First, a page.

Bonuses are a way to show appreciation of an employee’s effort or performing a task beyond and above the call of duty. This form of recognition can take many forms, but the whole point behind the gesture is to make employees feel valued.

 

Bonuses can be structured and follow the traditional format of handing of a monetary reward at the end of a year, a referral bonus or monetization of unpaid leaves, bonuses awarded as a result of a good year or earned leaves. Many organizations have become a little more adventurous and introduced vacations, trips, training opportunities and similar activities to show appreciation.

 

Structured bonus programs reached record-high funding levels this year and are projected to do the same in 2020, says Ken Abosch, an employee rewards consulting leader at Aon, a global consulting firm. He says structured bonus programs are still very popular with organisations and on average companies are planning to budget 13 per cent of their payroll for bonus expenses. It was 12.9 per cent in 2019.

 

“Unfortunately, these bonuses aren’t for everyone, like clerical or hourly workers,” Abosch says. “This has been a long-standing trend that hasn’t budged very much … about 25% of hourly workers are covered by these types of arrangements.”

 

Beyond the yearly bonus, we have the-- 

 

Employee referral bonus where an employee is rewarded for referring someone for hiring This helps cut the cost of the hiring process including advertising, weeding through candidate applications, etc., it also promotes loyalty by stimulating engagement.

 

Healthcare 

Employers can offer employer contribution to a health plan. Research shows that more than one-third of employers provide contributions in the US. They can share premium costs, in some organizations ( 99 or fewer employees) the employer covers the cost in full.

 

Profit-sharing bonus 

Sometimes a company offers employees a bonus from the profit made by the company, and it can vary from 2 percent to 8 or rarely 15 percent. It is a bonus on top of the basic salary dependent on the company’s profit. Mostly, it is given across the board to all employees.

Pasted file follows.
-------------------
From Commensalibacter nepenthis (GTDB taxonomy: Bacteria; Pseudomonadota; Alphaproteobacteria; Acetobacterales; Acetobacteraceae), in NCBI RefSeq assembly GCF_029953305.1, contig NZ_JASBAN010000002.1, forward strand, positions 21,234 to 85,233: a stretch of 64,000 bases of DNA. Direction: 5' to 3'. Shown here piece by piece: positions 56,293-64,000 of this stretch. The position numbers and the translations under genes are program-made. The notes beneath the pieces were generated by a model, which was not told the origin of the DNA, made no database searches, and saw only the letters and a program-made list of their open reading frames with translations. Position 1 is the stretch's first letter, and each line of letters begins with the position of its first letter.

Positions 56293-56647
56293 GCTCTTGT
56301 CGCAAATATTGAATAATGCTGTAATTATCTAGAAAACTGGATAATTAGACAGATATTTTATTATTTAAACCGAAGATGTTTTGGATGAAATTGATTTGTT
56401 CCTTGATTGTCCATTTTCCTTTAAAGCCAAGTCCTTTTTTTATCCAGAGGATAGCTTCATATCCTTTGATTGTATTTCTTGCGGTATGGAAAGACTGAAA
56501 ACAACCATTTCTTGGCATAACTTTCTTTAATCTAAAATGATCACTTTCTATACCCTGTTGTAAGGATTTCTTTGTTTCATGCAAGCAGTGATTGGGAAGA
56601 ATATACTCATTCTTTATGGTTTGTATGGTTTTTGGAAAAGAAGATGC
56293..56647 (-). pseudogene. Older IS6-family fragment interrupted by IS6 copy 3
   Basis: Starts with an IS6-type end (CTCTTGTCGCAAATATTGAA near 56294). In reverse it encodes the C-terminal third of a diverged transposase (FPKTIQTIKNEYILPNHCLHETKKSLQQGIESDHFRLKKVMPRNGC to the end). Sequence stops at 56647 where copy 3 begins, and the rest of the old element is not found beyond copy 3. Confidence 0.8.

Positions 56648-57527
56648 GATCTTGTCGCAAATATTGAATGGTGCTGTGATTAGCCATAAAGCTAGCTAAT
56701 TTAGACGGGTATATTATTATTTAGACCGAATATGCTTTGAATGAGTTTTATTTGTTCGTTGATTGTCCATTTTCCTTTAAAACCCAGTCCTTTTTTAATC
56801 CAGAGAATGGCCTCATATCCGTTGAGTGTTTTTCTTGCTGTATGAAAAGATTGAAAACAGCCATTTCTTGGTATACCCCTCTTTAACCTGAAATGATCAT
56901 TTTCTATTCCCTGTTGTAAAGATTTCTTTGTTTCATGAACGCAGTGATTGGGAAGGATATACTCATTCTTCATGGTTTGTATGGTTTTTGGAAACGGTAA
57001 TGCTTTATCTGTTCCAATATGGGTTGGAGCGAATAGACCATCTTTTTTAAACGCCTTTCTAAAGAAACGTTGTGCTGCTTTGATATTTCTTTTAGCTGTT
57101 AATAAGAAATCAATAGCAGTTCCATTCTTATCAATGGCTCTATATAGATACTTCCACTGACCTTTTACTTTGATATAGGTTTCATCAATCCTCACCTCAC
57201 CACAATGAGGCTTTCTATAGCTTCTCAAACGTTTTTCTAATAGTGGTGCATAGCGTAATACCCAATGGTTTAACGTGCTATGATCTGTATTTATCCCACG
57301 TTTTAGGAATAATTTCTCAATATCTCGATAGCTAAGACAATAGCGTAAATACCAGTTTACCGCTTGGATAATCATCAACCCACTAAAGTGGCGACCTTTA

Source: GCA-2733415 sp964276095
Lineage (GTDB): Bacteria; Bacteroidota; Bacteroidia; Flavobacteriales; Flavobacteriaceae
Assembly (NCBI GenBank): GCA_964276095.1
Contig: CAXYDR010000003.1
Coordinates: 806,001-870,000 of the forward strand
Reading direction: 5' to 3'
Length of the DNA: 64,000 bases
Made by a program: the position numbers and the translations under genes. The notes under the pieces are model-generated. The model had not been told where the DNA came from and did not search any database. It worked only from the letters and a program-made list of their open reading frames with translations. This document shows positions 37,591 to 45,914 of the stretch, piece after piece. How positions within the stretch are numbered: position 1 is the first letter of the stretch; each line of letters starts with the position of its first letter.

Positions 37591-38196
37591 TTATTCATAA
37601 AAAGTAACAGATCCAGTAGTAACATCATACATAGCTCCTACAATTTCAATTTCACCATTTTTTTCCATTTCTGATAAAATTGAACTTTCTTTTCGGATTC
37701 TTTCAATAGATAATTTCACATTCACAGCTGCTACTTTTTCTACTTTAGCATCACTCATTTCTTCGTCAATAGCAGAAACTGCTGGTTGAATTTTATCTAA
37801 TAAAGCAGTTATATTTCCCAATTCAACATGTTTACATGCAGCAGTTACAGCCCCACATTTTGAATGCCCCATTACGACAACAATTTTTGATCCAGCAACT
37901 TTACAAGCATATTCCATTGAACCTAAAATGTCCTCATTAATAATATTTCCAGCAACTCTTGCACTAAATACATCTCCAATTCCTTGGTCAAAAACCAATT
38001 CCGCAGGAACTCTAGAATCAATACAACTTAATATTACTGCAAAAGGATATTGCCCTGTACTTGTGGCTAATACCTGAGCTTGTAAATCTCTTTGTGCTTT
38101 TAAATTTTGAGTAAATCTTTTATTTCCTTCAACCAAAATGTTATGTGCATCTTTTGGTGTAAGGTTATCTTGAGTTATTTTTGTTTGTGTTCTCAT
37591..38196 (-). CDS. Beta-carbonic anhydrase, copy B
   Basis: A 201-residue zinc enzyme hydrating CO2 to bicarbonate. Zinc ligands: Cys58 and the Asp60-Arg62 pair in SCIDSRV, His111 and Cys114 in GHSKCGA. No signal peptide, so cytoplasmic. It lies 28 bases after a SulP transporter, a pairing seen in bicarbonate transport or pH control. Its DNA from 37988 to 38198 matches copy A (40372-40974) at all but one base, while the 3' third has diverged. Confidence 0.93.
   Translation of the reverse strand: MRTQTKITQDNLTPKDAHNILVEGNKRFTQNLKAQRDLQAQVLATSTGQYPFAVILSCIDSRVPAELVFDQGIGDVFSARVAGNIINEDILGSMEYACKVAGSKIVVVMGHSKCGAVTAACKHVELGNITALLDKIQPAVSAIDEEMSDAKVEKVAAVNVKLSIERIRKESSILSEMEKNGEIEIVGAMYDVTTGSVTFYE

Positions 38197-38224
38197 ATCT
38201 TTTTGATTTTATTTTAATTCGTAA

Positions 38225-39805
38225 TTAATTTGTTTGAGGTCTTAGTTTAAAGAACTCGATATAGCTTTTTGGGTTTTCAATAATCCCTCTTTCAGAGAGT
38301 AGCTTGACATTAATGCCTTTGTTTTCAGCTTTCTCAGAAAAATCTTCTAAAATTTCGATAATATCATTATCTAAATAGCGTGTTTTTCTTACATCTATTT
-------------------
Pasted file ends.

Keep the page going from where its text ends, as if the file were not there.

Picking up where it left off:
It is a way to show that an employee's performance can affect the company’s bottom line and is an incentive to work better to improve the bottom line.

 

Gain Sharing

This is a bonus given on the basis of improvement in product quality and productivity. I t is mostly given in manufacturing industries. It encourages employees to work better at their tasks, and they take the responsibility of improving t.he quality and quantity of production. Gainsharing bonus has been found to be very successful as the workers feel vested in the outcomes.

 

Spot bonuses

They are generally recognition of an individual’s performance and are just tokens which can be in cash ranging from 50 to 500 dollars. Or it can even be a gift card or a dinner for two kinds of bonus. Companies always budget in such rewards for 25 percent of the employees.

 

Retention bonus

Given in unusual circumstances and in instances of mergers and acquisitions, when companies do not want to lose some key figures or workers. The bonus encourages employees to stay until a specified date so that critical activities can continue without disruption. Retention bonuses are usually about 10 to 15 percent of salary.

  

Other bonus differentiations

Some companies go out of their way to provide perks and benefits that become a part of that particular place of work. For exampleAt HubSpot, employees can take time off at their convenience. It’s important that employers trust workers not to abuse the policy.

 

Financial support: Employers offer tuition assistance. Company provided student loan repayments rose to 8 percent in 2019. Auto subsidies for personal vehicles. Free snacks and services like dry-cleaning reimbursements, paid holidays, pets at work and similar perks.

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